The incidence of supernumerary teeth varies from 0.1% to 1% of the population [6] and the region of upper incisors is the most affected and could be named mesiodens [7] These teeth may erupt on the palate or in the nasal cavity or even be included in the region. The presence of teeth in the nasal cavity is a rare condition seen in the literature. Kirmeier et al. [8] reviewed the literature and found 25 nasal supernumerary teeth in 23 patients. They have a slight preference for males with a higher incidence in the third decade of life. The case reported in this study is within the most common, although the patient is a female.

The shape of the erupted tooth of our work is consistent with the literature, where the nasal supernumerary teeth usually have a specific morphology, which the most common form is the cone shape. [3] The unerupted tooth had a barrelshaped. The less frequent are the molar shape and barrelshaped types. [1]

The etiology of supernumerary teeth is still unknown. Thawley and Fierriere [6] advocate that the supernumerary teeth develop either from a third tooth bed that arises from the dental lamina near the permanent tooth bud or possibly, from splitting of the permanent bud itself. Primosch [9] don't accept this last theory because the majority of supernumerary teeth are present ectopic and single. Some cases of eruption in the nasal cavity have etiologic factors associated, such as genetic pre-disposition, offset by dental trauma, local infection, cysts or cleft palate. In rare cases, osteomyelitis and congenital syphilis may also be related. Some authors believe that the nasal supernumerary teeth are inverted mesiodens that erupted in the nasal cavity [1] or the presence of a mechanical barrier that diverts the eruption of a supernumerary tooth to the nasal cavity. [3] She also showed no changes in the local anatomy, dentition or occlusion.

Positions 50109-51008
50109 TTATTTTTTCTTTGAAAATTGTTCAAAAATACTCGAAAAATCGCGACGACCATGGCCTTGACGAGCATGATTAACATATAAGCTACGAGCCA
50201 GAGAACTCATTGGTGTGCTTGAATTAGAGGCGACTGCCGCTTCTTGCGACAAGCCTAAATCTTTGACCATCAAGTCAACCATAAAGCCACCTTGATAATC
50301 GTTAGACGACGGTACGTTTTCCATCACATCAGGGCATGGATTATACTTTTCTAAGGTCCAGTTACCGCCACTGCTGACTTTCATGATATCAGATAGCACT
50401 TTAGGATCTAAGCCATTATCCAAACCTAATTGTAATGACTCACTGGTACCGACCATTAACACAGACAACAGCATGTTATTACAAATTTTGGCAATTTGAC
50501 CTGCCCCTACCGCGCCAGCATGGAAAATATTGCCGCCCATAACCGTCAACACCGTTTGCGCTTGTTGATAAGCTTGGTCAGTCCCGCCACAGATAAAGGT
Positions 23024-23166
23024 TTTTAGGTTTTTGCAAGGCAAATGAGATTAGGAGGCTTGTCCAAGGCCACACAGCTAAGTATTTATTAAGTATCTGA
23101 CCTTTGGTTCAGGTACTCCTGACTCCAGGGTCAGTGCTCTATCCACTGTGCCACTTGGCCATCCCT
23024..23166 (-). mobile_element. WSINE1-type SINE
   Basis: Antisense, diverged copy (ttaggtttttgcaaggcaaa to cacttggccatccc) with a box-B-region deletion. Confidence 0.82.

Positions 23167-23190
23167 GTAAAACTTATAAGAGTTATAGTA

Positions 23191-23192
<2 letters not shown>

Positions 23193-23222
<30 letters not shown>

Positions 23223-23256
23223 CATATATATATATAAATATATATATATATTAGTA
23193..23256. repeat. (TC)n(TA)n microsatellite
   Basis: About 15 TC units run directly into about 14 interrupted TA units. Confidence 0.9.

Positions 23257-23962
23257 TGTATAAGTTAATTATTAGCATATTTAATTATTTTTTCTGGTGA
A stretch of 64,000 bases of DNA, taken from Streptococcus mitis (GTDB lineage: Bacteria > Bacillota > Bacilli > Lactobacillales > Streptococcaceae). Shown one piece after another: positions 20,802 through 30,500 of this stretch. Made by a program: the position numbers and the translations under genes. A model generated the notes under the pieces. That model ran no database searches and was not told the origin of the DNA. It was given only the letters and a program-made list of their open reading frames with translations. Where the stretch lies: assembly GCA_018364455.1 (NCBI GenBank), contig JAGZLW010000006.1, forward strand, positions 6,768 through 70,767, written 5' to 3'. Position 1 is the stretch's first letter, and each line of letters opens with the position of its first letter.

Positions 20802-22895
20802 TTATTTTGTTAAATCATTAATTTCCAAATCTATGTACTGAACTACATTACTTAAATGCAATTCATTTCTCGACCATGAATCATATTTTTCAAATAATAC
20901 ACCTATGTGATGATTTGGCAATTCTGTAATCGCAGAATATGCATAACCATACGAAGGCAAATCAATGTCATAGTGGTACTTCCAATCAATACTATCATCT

Clinically, nasal supernumerary teeth may show signs and symptoms such as inflammation of the nasal mucosa, abscess of the nasal septum, deformity of the nasal pyramid, localized ulceration, runny nose, foul smell, facial pain, nasal hemorrhage, headache, and nasal obstruction. [7] Cases of naso-oral fistula, [5] rhinitis, nasal septum perforation, and chronic rhinosinusitis, [10] as our case, are also reported. They can also present asymptomatically, being diagnosed on clinical or routine radiographic examination. The patient cited in this study complained of frequent frames of local inflammation, pain and rhinorrhea.